Noah J Nelson on Tuesday, Oct. 29th
Last week, for the first time in what feels like forever, I wasn't online during an Apple event. I was, lucky me, out in the real world having adventures. Yet I still had one foot in the digital world. I was keeping an eye on the reactions to the Apple news on Twitter.
I suppose I shouldn't have been shocked by what I saw: an almost split down the middle set of reactions. Apple fans oohing and awing over the iPad Air, Apple detractors ridiculing the company for not launching a new product category.
From where I stood, which for the record was in front of Forbidden Planet in Manhattan, both sides seemed utterly ridiculous.
This is new for me. I've usually got my face deep deep into any big launch. Apple, Google, even Facebook. Video game console launches, new phones, new operating systems. It's the joy of window shopping, with an occasional dash of schadenfreude tossed in for flavor.
Yet standing on a street corner in Manhattan surrounded by thousands of souls, I couldn't help but think that we have our eyes glued on the wrong thing. This technological age of wonders that we live in has managed to distract us from the point of living in a technological age of wonders.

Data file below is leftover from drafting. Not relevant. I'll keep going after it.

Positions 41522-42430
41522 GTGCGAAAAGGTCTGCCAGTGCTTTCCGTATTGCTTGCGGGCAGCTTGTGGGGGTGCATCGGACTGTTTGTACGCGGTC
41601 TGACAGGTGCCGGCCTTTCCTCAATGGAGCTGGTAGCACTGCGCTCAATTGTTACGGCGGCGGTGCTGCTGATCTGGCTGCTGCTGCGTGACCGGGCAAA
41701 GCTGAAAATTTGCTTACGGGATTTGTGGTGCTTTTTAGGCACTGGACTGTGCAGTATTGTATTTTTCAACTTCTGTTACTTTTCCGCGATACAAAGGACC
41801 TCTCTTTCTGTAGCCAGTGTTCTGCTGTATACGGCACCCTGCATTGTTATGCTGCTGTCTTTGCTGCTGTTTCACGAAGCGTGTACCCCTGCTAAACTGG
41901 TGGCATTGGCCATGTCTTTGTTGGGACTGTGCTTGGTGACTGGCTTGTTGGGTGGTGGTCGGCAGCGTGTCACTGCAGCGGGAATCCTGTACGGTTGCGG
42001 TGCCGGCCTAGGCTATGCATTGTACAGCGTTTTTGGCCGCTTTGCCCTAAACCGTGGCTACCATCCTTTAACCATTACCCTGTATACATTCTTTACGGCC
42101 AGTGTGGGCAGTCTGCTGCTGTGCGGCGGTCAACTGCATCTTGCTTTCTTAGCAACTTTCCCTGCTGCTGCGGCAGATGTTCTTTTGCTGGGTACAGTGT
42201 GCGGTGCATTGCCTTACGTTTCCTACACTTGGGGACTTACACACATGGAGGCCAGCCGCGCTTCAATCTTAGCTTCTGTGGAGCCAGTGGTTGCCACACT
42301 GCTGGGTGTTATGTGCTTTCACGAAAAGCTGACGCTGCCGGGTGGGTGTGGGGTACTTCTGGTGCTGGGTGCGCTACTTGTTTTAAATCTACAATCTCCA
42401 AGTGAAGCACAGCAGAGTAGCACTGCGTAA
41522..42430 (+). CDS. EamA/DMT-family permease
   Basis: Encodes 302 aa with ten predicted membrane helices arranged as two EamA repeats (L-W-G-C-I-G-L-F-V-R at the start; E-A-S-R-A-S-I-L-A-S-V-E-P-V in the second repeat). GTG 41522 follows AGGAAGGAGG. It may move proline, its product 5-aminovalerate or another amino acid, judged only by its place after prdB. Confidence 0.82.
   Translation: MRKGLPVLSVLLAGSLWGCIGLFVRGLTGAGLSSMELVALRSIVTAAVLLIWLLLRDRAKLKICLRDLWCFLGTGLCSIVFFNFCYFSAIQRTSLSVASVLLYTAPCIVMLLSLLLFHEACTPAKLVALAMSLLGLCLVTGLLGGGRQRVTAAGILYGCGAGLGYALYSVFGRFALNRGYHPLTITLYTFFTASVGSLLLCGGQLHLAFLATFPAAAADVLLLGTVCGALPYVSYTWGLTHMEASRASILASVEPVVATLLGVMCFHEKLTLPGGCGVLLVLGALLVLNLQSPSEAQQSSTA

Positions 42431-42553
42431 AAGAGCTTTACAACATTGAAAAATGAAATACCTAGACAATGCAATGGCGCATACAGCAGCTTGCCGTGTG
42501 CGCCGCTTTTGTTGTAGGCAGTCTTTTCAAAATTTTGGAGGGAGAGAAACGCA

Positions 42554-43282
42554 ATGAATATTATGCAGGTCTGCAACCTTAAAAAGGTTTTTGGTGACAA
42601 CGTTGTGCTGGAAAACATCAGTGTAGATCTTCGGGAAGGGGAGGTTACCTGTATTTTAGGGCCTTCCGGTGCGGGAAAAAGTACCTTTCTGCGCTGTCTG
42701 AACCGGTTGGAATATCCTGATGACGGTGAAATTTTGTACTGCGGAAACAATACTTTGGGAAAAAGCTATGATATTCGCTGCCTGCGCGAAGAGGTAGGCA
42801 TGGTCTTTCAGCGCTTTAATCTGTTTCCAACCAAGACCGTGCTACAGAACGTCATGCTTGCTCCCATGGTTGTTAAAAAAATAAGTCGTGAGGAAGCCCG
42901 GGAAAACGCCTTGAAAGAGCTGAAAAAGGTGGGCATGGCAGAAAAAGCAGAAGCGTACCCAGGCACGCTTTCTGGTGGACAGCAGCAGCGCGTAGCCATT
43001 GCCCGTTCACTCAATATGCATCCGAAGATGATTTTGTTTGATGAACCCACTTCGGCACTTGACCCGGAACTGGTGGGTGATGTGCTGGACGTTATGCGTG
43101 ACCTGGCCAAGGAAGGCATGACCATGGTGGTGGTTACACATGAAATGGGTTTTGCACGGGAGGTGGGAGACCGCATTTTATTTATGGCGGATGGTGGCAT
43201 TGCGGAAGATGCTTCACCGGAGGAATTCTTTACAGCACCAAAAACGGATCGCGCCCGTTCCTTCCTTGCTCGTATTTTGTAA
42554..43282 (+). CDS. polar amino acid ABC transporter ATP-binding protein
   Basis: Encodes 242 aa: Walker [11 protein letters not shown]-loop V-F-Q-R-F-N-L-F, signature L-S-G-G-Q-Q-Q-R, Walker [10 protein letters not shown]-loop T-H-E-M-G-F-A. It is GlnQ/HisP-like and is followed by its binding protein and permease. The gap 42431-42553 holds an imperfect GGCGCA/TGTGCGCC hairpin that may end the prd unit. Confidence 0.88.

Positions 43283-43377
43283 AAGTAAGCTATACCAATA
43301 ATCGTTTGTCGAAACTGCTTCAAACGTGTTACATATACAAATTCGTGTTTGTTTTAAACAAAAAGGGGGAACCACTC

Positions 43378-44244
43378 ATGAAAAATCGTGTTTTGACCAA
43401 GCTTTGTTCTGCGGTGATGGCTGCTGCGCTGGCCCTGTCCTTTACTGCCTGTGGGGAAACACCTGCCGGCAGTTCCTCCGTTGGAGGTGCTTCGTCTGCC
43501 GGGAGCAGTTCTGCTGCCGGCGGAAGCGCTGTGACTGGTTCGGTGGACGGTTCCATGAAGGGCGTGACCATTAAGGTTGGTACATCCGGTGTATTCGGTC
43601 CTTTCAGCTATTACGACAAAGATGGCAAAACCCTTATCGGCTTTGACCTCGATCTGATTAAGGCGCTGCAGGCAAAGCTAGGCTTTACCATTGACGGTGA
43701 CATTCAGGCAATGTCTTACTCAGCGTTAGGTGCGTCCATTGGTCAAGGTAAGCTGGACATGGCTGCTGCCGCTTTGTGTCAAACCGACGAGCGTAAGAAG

There's so much obsession with the minutiae of design. For professional designers and developers this isn't a bad thing. User interface design is one of the great arts of the modern age, and a populace who understands how they are being programmed by the choices of designers is needed for a functioning democracy. If only that were the design conversation we were having.
Instead the obsession that has spilled off of drafting tables and pooled on the scuffed linoleum of the collective unconscious is largely trivial in nature.
While our devices can be beautiful as well as useful it is their utility that truly matters. The most potent language of design is the one that enables the most people to do the best work with the least effort.
Instead of focusing on that principle the collective obsession of the tech press seems to be on the outward form of things. The question we should be asking of all of our technology is this: does this tool make our lives better? Or is it just a distraction? Does it reveal the fundamental ground of reality any better than a stick, some patience and a clear day?
The conversations we could be having around our technology would be more about how it connects us, empowers us, changes the way we perceive the world, and less about computing power, new app icons, and or horserace like statistics on sales numbers.
We have to change the tone with which we discuss technology, or we will find ourselves drowning in a beautiful sea of hype. With perfectly set typography, and utterly devoid of meaning.
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